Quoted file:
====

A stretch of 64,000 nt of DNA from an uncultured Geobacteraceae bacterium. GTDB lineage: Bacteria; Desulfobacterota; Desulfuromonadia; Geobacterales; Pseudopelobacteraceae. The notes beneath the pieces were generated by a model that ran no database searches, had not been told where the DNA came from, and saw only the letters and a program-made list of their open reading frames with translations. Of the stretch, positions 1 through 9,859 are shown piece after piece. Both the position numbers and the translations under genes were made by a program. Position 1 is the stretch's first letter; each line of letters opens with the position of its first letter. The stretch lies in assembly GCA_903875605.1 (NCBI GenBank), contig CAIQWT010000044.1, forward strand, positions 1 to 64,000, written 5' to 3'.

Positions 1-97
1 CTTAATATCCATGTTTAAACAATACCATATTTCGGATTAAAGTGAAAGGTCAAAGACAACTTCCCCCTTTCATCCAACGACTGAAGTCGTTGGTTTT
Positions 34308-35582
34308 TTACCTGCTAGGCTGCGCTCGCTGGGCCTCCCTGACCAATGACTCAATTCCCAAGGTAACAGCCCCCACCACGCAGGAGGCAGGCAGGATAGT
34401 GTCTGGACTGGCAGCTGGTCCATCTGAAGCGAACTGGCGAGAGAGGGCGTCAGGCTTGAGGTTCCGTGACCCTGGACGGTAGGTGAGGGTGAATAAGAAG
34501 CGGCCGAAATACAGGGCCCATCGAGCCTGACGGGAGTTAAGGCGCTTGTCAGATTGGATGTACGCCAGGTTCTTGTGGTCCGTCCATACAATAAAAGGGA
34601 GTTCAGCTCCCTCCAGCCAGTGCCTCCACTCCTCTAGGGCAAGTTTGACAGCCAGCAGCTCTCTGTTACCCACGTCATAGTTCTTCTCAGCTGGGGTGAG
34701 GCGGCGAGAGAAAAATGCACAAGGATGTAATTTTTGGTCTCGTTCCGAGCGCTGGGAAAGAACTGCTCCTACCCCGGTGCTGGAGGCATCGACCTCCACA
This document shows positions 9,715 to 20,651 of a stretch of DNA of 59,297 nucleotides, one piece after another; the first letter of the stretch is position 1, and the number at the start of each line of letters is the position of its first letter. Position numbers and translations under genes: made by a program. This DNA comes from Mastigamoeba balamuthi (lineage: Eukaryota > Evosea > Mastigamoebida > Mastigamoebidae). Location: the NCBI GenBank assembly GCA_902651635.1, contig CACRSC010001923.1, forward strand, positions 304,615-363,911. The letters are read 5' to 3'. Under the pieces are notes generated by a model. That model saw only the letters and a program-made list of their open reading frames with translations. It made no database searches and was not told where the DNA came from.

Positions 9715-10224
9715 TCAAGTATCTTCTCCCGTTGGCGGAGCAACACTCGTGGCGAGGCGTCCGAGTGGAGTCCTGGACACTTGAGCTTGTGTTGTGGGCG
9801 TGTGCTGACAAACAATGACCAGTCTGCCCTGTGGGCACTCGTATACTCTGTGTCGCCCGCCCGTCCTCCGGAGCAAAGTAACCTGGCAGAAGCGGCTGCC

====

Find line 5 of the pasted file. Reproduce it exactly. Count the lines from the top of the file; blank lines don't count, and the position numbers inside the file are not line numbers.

34308 TTACCTGCTAGGCTGCGCTCGCTGGGCCTCCCTGACCAATGACTCAATTCCCAAGGTAACAGCCCCCACCACGCAGGAGGCAGGCAGGATAGT